Lack of ground space doesn't have to mean lack of blooming color in your life. Container gardening offers creative ways to put flowers almost anywhere - on patios, at entrances, hung from rafters, set on decks, perched on balconies.
Container gardening not only saves space but offers flexibility. You can put color where you want it - and move it as the spirit moves you. Place containers in sunny locations where they grow best, and then move them to your shady porch or picnic table for a party or special occasion. You can choose shade-loving plants that will do well on your porch or patio all season.Flowers can fit in many ways. Window boxes do double duty, decorating your home from the inside out. Hanging baskets can be out of the way, yet still in view.
Try mixed plantings of compatible flowers - or a "salad bowl" of lettuce, tomatoes, peppers or herbs. Flowers can dress up vegetable containers for practical, pretty plantings. Herbs such as green and purple ruffles basil are also ornamental, either combined with flowers or on their own.
Don't limit yourself to traditional flower pots and planters. Anything that will hold planting mix and provide drainage can work. Try clay pipes set on end, an old wheelbarrow, a wicker chair, the kids' plastic wading pool, chicken wire forms lined with sphagnum moss or even a bag of potting soil with slits cut for the plants.
Compact, long-blooming varieties are best for container gardens. Geraniums, impatiens, vinca and petunias are easy-to-grow favorites. Popular trailing varieties for hanging baskets include lantanas, lobelias and nasturtiums. Coleus plants provide color by foliage, not blooms.
One-color, one-variety planters can make a dramatic showing even from a distance. For up-close interest, mix and match your favorite flowers with filler material such as tiny-flowered alyssum, asparagus fern - or foliage plants such as spiky dracaena.
Plant tall flowers in the center of a container that will be viewed from all sides or in the rear of one that will be seen only from one side. New Guinea impatiens have striking foliage as well as colorful flowers. Use shorter plants in the middle and low-trailing varieties at the edge.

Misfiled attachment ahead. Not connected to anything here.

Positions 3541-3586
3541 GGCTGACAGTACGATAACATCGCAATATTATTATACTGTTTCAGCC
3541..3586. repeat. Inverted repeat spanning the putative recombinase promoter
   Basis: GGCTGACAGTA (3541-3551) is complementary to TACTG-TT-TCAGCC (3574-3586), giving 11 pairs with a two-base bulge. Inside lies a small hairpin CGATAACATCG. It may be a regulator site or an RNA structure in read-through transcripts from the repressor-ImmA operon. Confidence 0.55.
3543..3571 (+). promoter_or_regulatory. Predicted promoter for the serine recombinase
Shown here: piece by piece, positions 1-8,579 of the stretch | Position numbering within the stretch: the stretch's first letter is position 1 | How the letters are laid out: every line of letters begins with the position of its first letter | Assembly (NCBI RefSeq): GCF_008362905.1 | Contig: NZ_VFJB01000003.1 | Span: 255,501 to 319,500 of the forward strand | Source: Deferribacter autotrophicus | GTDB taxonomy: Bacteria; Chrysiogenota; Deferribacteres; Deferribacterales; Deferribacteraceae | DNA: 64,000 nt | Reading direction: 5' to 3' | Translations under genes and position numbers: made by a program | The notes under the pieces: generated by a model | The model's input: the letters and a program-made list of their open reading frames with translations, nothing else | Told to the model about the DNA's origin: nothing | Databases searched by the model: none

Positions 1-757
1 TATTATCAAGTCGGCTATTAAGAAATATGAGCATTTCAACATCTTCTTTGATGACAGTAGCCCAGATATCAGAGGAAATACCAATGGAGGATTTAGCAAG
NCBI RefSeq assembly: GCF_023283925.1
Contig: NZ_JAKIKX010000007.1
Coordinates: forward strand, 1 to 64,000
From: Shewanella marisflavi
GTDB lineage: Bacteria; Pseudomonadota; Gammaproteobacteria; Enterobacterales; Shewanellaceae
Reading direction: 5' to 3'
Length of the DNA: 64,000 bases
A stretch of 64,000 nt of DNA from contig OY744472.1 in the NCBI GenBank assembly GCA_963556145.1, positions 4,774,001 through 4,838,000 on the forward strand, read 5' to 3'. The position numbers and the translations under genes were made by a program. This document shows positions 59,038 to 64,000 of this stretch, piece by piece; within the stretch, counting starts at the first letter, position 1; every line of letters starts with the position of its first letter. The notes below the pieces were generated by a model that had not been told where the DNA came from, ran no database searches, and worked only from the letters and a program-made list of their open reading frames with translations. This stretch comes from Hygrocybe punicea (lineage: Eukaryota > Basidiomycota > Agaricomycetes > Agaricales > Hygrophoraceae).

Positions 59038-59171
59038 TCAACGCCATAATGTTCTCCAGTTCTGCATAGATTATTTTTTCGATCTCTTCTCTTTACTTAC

When decorating a porch or patio for evening entertaining, remember that white and pastels show up best after the sun sets. White alyssum, geraniums, impatiens or petunias brighten dark areas by reflecting available light.
Most flowering annuals prefer a sunny location. Short growing marigolds or zinnias will do well in that full sun area. Portulaca gives a trailing effect in summer heat. If you're decorating a shaded spot, try impatiens, begonias, coleus, browallia, fuchsia or torenia.
Keep these tips in mind for successful container gardening:
1. Drainage is a basic requirement. Be sure the drainage holes aren't restricted when the container is on the deck. Drill them on the sides a half-inch from the bottom. Non-attractive pots might be set inside a larger, decorative container. That outside container, if you place gravel in the bottom to catch the water, doesn't require drainage holes.
2. Use a planting medium without soil. Garden soil is too heavy and poorly drained for containers. It can also harbor insects and diseases. Prepared soil-less mixes are available. You can mix your own with equal parts of peat moss or shredded bark, perlite and vermiculite.
3. Water before planting. Fill the container to within a half-inch of the top and water thoroughly. Place plants closer than you would in the ground to create showier effect.
4. Check water needs daily. Since space is limited, containers dry out faster than flower beds. This is particularly true of clay pots, hanging baskets, plants in full sun and small containers. Large containers, 12 inches or more in diameter, will stay moist longer.
5. Fertilize lightly but frequently. Use a water-soluble plant food according to package directions. Make sure it is well diluted or it may "burn" plants. Specially formulated slow-release fertilizer such as Osmocote will last several weeks with on application at planting time.
6. Turn planters if necessary. If light strikes your container garden unevenly, you may need to turn it for balanced growth.
When you gear up for gardening this season _ don't stop at ground level. Combine containers with a little imagination to make your space bloom from patio to balcony and beyond.